In A Hymn Before Battle, during the events of the defense of Diess, Lt. O'Neal had acquired a reputation for plans that sounded crazy but were thought to possibly work, due to the successes of his unconventional campaign against the Posleen.
Early in The Rising, Commander Peter Raeder drives a Space Pirate fighter away from a damaged freighter by landing a repair scooter on it and bashing its sensor arrays to pieces with a hammer and a set of tin snips. As he runs the heck away, the pirate radios its buddies that the Merchant Marines have developed a new weapon of some sort. (Raeder had a fun time explaining that line to Intelligence.)
In Small Gods inhabitants of Ephebe believe that crossing the desert is impossible, so they keep all their military forces focused on the sea. Vorbis sends several caravans to leave supplies along the way, which lets Omnian soldiers cross the desert and take Ephebe completely by surprise.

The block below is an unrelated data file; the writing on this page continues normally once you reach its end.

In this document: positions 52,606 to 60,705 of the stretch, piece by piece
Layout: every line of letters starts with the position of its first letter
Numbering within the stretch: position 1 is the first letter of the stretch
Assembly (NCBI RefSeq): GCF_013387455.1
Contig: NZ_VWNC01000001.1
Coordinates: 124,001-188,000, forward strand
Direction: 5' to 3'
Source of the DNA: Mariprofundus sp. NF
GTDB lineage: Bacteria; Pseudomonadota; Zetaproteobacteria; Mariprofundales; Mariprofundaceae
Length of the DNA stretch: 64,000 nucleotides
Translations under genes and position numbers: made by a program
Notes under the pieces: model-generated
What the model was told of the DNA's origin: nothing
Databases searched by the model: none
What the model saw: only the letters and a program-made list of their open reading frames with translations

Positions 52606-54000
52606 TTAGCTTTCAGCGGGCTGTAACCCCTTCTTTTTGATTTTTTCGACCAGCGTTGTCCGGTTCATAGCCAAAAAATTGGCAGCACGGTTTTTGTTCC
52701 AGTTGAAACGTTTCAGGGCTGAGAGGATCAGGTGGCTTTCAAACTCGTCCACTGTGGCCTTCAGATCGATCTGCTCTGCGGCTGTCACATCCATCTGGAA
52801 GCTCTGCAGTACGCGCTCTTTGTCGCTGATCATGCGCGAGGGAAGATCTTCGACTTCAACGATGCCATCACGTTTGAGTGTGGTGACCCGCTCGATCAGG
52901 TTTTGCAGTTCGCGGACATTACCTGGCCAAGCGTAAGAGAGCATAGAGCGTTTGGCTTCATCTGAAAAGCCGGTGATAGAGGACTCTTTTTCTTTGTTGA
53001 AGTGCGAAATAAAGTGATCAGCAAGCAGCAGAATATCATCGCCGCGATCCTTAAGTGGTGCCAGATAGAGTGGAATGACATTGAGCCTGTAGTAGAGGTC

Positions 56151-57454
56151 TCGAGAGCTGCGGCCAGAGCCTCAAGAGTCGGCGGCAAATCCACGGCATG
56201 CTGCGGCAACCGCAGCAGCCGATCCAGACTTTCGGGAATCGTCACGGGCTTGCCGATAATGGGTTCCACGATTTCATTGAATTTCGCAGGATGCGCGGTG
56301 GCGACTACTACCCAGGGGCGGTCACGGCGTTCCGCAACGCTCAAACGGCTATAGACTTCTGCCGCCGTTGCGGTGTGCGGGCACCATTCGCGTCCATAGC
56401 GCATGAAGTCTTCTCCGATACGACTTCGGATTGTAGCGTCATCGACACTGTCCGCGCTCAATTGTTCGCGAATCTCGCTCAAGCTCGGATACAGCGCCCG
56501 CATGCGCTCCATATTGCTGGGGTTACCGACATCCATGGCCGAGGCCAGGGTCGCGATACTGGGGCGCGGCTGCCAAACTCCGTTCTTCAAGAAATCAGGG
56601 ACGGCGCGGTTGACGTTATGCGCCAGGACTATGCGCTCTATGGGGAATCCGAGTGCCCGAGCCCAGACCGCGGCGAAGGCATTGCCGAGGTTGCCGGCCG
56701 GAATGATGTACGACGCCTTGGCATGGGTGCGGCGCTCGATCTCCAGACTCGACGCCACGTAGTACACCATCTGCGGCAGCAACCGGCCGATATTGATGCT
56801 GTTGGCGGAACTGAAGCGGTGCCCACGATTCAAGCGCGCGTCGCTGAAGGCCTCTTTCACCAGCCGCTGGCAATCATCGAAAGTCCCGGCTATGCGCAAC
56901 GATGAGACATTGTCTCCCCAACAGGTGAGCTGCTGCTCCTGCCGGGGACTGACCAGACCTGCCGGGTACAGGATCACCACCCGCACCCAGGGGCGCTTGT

Live Action TV
Pick any (and we do mean any) of the plans hatched by the folks on Stargate SG-1. Blowing up a sun; using every Stargate simultaneously to generate a wave capable of disintegrating matter across the whole galaxy.; sneaking into a conference where all your major enemies are gathered; storming an enemy mothership with just four people. Believe it or not, these aren't the craziest ones.
One later season episode lampshades the escalating ridiculousness:
Col. O'Neill: All I'm saying... just for the record... this is the wackiest plan we've ever come up with. [He turns and starts to leave the room] Maj. Carter: Wackier than strapping an active Stargate to the bottom of the X-302? Col. O'Neill: [As he walks out the door] Oh, yeah. Maj. Carter: [Calling after O'Neill] Wackier than blowing up a sun? Col. O'Neill: [From the corridor, unseen] Yep! Maj. Carter: [to Jonas and Daniel] ...He's probably right.
Some of the stuff that Chuck Bartowski comes up tests the very limits of sanity. But somehow, it works.
Farscape: See John. See John have a fight with a large empire. See John strap a nuclear bomb to his chest and walk into their headquarters as a diversion. See John Win.